– Example: *“If x is greater than or equal to 5, we can write it as x ≥ 5”*

– Read as: **Is less than or equals**

– Example: *“If y is less than or equal to 10, we can write it as y ≤ 10”*

**Material equivalence**

– Read as: **Is equivalent to**

– Example: *“If a + b ⇔ c, we can say that a + b is equivalent to c.”*

**Material implication**

– Read as: **Implies**

– Example: *“If x > 5 ⇒ x + 2 > 7, we can say that if x is greater than 5, implies that x + 2 is greater than 7.”*

**Theta**

– Read as: **Theta**

– Example: *The symbol Theta (θ) is commonly used to represent an angle in a geometric figure or in trigonometry.*

**Empty set**

– Read as: **Empty set**

– Example:

*Let A = {x | x is an even number greater than 10} and B = {x | x is an odd number less than 5}.*

*What is A ∩ B, the intersection of sets A and B?*

*Since B is the empty set (∅), there are no elements in common between A and B. Therefore, A ∩ B is also the empty set (∅).*

**Triangle or delta**

– Read as: **Triangle**/ **Delta**

– Example: “*The Greek letter delta (Δ) is often used to represent the area of a triangle, where Δ = 1/2 base x height.”*

**For all**

– Read as: **For all**

– Example: “*For all positive integers n, the sum of the first n odd numbers is equal to n². This statement means that if we add up the first n odd numbers (1, 3, 5, …), the result will always be equal to n², and it holds true for every positive integer n.”*

**Pi constant**

– Read as: **Pi**

– Example: *“The number π (pi) is a mathematical constant that represents the ratio of the circumference of a circle to its diameter.”*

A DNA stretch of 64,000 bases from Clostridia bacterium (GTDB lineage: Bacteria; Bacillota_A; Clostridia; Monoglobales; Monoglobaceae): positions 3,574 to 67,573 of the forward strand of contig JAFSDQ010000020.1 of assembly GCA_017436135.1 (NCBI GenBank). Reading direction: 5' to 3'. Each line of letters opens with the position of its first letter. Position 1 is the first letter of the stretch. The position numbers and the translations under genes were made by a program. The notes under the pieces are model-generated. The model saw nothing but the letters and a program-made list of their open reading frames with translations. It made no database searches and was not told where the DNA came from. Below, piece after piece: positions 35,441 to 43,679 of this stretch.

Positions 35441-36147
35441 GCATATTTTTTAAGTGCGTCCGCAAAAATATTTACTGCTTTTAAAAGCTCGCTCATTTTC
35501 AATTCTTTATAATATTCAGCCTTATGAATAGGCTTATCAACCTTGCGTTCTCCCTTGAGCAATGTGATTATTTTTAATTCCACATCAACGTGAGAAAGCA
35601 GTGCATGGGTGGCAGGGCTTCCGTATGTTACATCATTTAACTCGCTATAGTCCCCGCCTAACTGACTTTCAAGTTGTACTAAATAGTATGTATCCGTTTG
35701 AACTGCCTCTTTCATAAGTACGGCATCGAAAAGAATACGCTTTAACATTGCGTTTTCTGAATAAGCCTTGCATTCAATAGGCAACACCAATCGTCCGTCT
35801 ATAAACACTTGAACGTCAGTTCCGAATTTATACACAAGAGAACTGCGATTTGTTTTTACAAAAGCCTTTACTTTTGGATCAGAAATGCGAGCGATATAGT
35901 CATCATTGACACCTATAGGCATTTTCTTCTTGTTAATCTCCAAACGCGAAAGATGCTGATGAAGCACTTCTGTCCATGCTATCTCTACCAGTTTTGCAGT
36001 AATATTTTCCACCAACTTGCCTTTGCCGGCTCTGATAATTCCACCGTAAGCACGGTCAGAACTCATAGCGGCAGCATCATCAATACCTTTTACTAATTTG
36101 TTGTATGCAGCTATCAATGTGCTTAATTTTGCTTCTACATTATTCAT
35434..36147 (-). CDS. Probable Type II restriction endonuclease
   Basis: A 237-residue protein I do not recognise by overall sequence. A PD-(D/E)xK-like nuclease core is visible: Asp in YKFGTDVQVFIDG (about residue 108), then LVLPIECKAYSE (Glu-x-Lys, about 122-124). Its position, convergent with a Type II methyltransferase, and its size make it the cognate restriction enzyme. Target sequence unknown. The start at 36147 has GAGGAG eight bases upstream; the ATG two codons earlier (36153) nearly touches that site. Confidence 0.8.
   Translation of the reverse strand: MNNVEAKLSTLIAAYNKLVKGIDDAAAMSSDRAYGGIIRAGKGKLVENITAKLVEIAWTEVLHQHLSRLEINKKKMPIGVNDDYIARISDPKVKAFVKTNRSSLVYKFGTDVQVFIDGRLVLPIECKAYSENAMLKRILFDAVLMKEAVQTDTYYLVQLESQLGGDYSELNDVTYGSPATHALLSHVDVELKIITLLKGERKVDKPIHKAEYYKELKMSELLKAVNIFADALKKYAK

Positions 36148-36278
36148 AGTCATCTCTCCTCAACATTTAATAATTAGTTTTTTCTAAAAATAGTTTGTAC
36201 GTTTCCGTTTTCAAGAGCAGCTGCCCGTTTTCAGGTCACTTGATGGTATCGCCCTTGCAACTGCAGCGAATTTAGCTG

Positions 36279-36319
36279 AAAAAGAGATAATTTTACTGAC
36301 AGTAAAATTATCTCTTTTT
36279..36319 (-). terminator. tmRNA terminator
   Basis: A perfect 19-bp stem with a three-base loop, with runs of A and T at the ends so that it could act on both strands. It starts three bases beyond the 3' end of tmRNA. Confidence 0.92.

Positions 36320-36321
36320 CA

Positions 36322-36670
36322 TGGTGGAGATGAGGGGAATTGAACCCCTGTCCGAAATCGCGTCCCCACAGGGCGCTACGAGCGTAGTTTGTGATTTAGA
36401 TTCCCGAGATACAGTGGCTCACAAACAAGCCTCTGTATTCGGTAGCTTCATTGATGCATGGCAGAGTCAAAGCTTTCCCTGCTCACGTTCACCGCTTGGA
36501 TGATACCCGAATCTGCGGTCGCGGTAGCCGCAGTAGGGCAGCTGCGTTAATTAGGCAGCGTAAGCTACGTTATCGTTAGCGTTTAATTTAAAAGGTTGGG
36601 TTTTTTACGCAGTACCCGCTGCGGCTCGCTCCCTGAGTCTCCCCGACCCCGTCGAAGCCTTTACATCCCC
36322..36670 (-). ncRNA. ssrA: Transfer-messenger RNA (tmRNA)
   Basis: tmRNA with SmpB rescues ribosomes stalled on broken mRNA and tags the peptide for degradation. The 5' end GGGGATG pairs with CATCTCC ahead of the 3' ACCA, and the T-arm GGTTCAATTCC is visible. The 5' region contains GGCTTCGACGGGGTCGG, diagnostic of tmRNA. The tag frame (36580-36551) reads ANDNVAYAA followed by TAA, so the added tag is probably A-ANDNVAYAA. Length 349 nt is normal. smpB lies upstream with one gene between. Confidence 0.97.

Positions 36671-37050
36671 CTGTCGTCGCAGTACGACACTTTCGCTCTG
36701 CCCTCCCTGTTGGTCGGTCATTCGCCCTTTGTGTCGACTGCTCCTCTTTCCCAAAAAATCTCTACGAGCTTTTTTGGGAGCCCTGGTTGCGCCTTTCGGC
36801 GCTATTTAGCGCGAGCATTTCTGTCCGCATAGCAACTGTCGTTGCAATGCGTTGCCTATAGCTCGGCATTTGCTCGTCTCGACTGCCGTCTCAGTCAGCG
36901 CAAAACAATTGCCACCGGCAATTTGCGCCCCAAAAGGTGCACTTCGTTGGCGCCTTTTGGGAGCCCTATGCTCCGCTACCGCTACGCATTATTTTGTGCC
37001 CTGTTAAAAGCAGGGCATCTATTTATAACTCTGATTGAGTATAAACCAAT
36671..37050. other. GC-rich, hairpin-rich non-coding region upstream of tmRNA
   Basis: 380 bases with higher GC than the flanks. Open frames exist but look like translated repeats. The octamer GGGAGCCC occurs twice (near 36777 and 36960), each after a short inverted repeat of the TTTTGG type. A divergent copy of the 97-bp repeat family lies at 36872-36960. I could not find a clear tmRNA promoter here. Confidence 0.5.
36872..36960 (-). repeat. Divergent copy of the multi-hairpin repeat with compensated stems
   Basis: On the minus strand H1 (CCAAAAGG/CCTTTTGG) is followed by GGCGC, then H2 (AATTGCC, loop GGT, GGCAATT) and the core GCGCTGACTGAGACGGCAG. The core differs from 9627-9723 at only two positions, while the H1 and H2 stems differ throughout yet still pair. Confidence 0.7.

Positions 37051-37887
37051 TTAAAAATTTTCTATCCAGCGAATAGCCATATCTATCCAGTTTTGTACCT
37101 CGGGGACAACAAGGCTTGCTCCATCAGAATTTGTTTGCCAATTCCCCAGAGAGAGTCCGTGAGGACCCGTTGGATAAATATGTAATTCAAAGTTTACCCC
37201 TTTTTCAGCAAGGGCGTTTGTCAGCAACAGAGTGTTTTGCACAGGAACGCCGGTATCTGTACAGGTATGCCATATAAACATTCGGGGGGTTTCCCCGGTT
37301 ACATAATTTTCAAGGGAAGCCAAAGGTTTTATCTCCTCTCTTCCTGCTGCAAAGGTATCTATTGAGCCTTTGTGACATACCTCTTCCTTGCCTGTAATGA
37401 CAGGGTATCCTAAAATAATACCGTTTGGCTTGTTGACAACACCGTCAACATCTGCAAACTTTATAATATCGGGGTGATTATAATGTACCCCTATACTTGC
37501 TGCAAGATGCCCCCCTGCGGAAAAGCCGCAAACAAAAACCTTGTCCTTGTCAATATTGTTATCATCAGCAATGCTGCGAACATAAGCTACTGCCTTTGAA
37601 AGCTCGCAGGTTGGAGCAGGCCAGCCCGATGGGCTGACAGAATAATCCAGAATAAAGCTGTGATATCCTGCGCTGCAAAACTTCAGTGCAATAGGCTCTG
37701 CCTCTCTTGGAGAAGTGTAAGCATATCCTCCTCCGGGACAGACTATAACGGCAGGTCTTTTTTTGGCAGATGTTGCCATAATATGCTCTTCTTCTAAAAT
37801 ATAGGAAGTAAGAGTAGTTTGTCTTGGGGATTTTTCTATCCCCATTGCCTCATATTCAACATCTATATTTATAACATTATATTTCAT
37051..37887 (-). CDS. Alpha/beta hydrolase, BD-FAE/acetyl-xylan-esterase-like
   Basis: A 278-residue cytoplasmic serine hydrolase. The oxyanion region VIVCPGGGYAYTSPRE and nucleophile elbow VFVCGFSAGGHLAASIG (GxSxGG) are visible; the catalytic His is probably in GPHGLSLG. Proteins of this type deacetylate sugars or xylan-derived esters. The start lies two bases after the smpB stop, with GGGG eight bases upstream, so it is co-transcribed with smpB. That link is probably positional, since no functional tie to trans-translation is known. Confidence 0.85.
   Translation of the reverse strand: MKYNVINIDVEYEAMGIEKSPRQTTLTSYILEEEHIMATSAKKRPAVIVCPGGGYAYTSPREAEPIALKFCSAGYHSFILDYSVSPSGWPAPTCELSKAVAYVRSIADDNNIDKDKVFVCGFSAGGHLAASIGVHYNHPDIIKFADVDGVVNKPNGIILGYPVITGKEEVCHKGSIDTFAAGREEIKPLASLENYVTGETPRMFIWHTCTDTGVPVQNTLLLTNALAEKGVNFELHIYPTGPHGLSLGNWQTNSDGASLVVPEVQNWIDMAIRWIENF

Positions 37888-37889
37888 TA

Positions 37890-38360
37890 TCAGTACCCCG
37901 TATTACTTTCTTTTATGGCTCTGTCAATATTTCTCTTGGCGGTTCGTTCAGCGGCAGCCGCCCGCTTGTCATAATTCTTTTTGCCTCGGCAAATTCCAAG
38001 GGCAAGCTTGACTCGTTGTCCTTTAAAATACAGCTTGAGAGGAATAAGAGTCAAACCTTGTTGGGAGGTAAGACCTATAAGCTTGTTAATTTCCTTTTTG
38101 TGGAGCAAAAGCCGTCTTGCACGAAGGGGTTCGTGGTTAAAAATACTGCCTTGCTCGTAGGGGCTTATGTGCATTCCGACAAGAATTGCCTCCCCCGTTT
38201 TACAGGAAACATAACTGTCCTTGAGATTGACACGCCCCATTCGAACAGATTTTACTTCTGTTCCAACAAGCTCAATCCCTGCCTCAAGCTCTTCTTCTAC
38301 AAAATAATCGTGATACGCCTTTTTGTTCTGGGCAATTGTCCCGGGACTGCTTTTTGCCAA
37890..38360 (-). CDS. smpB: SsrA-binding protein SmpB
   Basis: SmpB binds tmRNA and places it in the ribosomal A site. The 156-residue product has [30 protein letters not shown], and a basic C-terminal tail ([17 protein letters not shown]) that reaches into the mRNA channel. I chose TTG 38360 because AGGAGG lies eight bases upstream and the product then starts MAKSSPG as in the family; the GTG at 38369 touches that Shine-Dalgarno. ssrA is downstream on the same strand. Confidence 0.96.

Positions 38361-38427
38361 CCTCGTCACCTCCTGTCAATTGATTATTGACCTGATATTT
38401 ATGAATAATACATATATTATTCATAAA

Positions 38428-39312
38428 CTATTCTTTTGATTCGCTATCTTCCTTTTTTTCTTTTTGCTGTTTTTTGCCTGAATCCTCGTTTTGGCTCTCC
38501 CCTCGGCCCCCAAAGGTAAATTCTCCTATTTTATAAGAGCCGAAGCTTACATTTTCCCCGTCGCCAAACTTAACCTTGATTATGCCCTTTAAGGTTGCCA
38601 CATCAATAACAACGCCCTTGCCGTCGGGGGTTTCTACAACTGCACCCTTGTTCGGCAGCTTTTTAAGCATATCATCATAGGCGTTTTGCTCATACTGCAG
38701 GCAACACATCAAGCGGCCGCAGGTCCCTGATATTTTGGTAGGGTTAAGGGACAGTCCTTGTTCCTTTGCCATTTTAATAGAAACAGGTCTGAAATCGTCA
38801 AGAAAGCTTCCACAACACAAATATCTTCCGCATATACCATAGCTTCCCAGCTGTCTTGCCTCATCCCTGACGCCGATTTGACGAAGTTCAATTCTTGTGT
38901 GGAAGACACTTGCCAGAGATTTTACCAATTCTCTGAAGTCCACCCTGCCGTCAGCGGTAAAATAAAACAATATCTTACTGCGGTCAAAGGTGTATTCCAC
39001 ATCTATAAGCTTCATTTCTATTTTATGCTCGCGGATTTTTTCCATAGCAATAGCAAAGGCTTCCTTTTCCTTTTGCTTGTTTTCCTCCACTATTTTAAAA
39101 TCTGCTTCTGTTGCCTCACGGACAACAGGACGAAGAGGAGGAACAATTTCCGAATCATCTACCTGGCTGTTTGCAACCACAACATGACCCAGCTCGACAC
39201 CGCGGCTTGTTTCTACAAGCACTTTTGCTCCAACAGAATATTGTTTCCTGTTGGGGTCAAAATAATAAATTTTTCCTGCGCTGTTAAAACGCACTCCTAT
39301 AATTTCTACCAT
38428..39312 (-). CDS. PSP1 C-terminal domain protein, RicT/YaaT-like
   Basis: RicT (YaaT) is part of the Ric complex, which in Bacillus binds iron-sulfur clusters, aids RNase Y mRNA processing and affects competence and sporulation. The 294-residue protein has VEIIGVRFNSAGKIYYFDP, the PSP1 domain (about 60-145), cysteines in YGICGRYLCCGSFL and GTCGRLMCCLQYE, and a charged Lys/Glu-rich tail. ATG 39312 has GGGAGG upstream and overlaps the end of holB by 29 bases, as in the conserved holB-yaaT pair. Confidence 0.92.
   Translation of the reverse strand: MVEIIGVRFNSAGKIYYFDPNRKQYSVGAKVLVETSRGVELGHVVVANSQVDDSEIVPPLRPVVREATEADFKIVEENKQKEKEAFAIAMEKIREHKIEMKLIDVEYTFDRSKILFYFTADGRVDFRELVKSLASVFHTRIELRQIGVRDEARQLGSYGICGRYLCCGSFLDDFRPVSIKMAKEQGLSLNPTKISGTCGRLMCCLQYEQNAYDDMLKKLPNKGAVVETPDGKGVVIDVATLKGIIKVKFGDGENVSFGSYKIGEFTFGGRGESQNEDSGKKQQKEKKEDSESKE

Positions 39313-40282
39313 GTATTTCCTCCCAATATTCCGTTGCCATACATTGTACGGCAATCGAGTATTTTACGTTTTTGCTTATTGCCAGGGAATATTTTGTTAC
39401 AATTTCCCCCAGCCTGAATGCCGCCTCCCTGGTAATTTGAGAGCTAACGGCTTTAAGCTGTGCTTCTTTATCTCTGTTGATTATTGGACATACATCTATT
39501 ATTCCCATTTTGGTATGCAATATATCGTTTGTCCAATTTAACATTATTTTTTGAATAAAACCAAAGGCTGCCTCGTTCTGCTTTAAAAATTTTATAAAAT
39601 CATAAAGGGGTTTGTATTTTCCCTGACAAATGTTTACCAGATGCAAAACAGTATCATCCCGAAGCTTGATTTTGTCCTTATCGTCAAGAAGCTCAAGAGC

**Integral**

– Read as: **Integral**

– Example: “The integral of the function f(x) = x² from 0 to 1 represents the area under the curve of the function between x = 0 and x = 1, and it is equal to 1/3.”

**Intersection**

– Read as: **Intersection of two sets**

– Example: *“If A = {1, 2, 3, 4} and B = {3, 4, 5, 6}, then the intersection of A and B is {3, 4}, since these are the only elements that are in both sets. We can write this as A ∩ B = {3, 4}.”*

**Union**

– Read as: **Union of two sets**

– Example:* “If A = {1, 2, 3, 4} and B = {3, 4, 5, 6}, then the union of A and B is {1, 2, 3, 4, 5, 6}, since these are all the elements that are in either A or B. We can write this as A ∪ B = {1, 2, 3, 4, 5, 6}.”*

**Factorial**

– Read as: **Factorial**

– Example: *“5! (read as “5 factorial”) is equal to 5 x 4 x 3 x 2 x 1, which is equal to 120.”*

**Therefore**

– Read as: **Therefore**

– Example: *“If a triangle has two sides of equal length and the angles opposite those sides are also equal, therefore the triangle is isosceles.” *

**Square root**

– Read as: **Square root of**